2. By specifying the query key in Sampling’s detail field. This allows showing users specific queries at specific times. e.g., “for the first query the user sees, show them a query with [these objects].”

How do I specify when samplers are used?

Controlling when or how often samplers get used is possible with two methods:

  1. By setting the probs key in Sampling. If the YAML specifies sampling.probs: {"ARR": 80, "Random": 20}, the Random sampler will be used 20% of the time.

  2. By setting the sampler field in Sampling’s detail field. This will ensure that the query is generated by a specific sampler (or which sampler will receive the answer if the query is pre-specified in your init.yaml per “How do I ask specific questions?”).

When sampling.probs is specified in your init.yaml, Salmon serves a query to a user with a certain probability. This can pose difficulties if you want to ask exactly \(N\) questions to each crowdsourcing participant. Specifying sampling.details in your init.yaml will work around this and allow configuring the details of particular queries.

How do I ask every crowdsourcing user exactly the same questions?

By specifying both the sampler key and the query key in Sampling’s detail field. The answers to the questions “How do I specify when samplers are used?” and “How do I ask specific questions?” are relevant.

An example is in “Sampling detail”, delegated to the Sampler configuration page because the target indexing in “Validation sampler” is relevant.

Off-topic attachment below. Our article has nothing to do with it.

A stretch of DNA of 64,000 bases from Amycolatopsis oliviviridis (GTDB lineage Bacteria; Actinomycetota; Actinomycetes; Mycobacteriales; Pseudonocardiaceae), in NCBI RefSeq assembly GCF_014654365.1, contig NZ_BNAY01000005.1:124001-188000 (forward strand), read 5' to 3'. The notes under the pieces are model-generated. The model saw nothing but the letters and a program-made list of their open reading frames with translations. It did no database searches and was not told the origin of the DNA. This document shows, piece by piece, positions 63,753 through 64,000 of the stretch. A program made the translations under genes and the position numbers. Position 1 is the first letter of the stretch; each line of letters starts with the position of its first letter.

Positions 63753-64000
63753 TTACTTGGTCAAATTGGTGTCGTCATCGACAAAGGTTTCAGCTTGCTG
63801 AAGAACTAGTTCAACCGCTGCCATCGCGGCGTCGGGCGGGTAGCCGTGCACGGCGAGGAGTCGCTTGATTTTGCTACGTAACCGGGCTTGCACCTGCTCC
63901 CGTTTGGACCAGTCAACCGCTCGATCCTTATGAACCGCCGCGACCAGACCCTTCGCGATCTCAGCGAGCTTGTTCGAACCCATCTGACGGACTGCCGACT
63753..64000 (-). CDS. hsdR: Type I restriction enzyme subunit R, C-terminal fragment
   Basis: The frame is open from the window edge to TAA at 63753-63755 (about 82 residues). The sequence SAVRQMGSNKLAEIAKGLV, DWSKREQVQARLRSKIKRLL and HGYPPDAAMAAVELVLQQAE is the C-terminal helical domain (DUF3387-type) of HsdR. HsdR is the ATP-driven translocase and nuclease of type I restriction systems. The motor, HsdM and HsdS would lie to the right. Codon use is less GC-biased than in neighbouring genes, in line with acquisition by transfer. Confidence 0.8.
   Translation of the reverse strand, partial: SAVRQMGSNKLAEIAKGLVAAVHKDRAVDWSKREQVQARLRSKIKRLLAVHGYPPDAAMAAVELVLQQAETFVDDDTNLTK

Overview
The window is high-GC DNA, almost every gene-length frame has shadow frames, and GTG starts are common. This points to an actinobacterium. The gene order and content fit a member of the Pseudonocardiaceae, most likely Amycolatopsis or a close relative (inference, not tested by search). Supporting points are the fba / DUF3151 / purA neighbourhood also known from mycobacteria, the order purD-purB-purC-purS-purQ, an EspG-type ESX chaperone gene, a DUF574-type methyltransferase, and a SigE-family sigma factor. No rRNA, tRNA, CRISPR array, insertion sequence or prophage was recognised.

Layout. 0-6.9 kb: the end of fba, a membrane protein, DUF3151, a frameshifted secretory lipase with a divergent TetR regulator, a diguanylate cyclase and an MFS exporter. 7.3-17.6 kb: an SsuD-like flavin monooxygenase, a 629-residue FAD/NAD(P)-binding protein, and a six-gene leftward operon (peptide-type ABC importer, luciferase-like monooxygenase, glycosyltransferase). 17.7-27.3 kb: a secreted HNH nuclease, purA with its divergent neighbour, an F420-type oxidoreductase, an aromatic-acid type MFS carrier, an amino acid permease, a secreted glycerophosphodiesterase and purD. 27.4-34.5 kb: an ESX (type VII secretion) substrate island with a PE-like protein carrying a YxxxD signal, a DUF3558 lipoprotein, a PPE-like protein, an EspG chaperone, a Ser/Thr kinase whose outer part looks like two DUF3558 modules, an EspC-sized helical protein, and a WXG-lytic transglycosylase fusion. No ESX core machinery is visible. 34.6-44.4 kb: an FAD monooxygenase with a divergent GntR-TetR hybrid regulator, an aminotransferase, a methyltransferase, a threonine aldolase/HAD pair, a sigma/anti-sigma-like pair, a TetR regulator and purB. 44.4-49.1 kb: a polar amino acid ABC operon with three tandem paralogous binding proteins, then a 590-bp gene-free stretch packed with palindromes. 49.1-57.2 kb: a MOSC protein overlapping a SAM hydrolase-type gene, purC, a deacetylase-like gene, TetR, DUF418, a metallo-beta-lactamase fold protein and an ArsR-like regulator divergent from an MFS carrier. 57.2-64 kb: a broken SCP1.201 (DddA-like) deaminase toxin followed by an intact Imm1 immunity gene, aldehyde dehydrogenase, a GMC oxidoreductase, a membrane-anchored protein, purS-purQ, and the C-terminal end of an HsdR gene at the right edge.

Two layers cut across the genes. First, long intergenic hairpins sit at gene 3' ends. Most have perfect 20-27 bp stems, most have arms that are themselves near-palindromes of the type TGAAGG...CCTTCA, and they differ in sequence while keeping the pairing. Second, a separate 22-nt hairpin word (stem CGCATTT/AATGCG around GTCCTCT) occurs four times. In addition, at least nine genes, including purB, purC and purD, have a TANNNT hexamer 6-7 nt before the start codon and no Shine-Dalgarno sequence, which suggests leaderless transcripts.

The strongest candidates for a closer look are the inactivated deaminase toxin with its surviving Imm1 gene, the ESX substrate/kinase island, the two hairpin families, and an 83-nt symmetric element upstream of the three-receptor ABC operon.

How do I see the Dask dashboard?

Look at port 8787 if you want more information on how jobs are scheduled. If on EC2, this will require some port forwarding to your own machine:

ssh -i key.pem -L 7787:localhost:8787 ubuntu@[EC2 public DNS or IP]
# visit http://localhost:7787 in the browser to see Salmon's Dask dashboard

If desired, it is possible to open port 8787 on the Amazon EC2 machine. If that action is taken, it is recommended to only allow a specific IP to view that port.

How do I customize the participant unique identifier aka “puid”?

Visiting http://[url]:8421/?puid=foobar will set that the participant UID to be foobar.

How do I use HTTPS with Salmon?

HTTP is how web servers communicate; HTTPS protects that communication from third parties.

Some crowdsourcing services require HTTPS. There are to ways to provide these crowdsourcing services an HTTPS URL:

  1. Redirect to Salmon from an HTTPS page.

  2. Set up a TLS termination proxy.

Option (1) is a lot easier because various hosting services support HTTPS (e.g., GitHub Pages and GitLab Pages support HTTPS for custom domains). Hosting a redirect HTML page at one of these services with HTTPS will likely satisfy any requirements you may have.

Option (2) is more complex. A good overview is at FastAPI’s page “About HTTPS,” available at https://fastapi.tiangolo.com/deployment/https/. This process is beyond scope for this project. 3


“Low-dimensional embedding using adaptively selected ordinal data.” Jamieson and Nowak. 2011. Allerton Conference on Communication, Control, and Computing. https://homes.cs.washington.edu/~jamieson/resources/activeMDS.pdf


“Finite sample prediction and recovery bounds for ordinal embedding.” Jain, Jamieson and Nowak. 2016. NeurIPS. https://nowak.ece.wisc.edu/ordinal_embedding.pdf


though the package mkcert might help.

The Docker machines aren’t launching

Are you using the command docker-compose up to launch Salmon? The command docker build . doesn’t work.

Salmon requires a Redis docker machine and certain directories/ports being available. Technically, it’s possible to build all the Docker machines yourself (but it’s not feasible).